The debt ceiling showdown between Congress and the White House has short-term Treasury bonds caught in its crossfire. This means that investors could find long-term Treasuries more appealing during this debt limit crisis.
If Congress fails to raise or suspend the debt limit, the U.S. may not be able to pay its bills as soon as June 1. President Joseph R. Biden is set to meet with Republican leaders on Tuesday, but few are optimistic this meeting will fix the current impasse.
Equity markets have essentially remained calm amidst the political impasse over raising the debt ceiling. However, the price of credit default swaps has skyrocketed recently. Oxford Economics lead analyst John Canavan wrote in a note on Monday that investors may not see a clear path to resolving the debt fight.
“Financial markets have taken previous close shaves on the debt limit in stride, but market participants are seeing greater political intransigence this time around, with both sides digging in their heels,” Canavan wrote.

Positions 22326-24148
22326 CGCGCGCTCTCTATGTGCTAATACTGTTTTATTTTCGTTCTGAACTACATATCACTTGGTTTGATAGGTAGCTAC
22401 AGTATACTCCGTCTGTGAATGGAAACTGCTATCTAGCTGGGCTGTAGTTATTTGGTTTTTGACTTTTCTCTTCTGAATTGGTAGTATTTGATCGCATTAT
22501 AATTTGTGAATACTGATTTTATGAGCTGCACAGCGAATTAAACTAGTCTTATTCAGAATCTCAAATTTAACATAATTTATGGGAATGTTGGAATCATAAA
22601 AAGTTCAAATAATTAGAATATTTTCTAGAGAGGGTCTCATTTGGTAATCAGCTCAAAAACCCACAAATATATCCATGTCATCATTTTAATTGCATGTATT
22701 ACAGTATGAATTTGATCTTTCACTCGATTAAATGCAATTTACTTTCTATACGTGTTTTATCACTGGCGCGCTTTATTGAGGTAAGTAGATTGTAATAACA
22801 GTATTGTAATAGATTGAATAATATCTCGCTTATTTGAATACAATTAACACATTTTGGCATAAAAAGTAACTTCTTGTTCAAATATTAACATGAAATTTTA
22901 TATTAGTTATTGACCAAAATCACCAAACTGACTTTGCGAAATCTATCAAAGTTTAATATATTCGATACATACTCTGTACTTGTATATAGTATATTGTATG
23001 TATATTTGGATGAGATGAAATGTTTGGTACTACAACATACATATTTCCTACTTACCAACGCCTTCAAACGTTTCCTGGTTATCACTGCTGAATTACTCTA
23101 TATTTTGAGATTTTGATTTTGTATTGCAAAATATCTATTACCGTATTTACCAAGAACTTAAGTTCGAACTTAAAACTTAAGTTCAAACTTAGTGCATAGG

See more: “Debt Ceiling Impasse (What Could Go Wrong?)”
In It for the Long Haul
3EDGE CEO Steve Cucchiaro explained that short-term Treasury bills are “being held hostage by the politicians who are threatening not to raise the debt ceiling.” In fact, these short-term Treasury bills “are supposed to mature right when the government might be unable to pay its bills.”
So, investors may want to look at longer-duration bond funds that mature several years from now. The Vanguard Long-Term Treasury Index Fund ETF Shares (VGLT) seeks to track the performance of the Bloomberg U.S. Long Treasury Bond Index. The index includes fixed income securities issued by the U.S. Treasury (also not including inflation-protected bonds) with maturities greater than 10 years.
Another advantage to the fund is that, like all Vanguard ETFs, it’s cheap. VGLT carries an expense ratio of just four basis points.
For more news, information, and analysis, visit the Fixed Income Channel.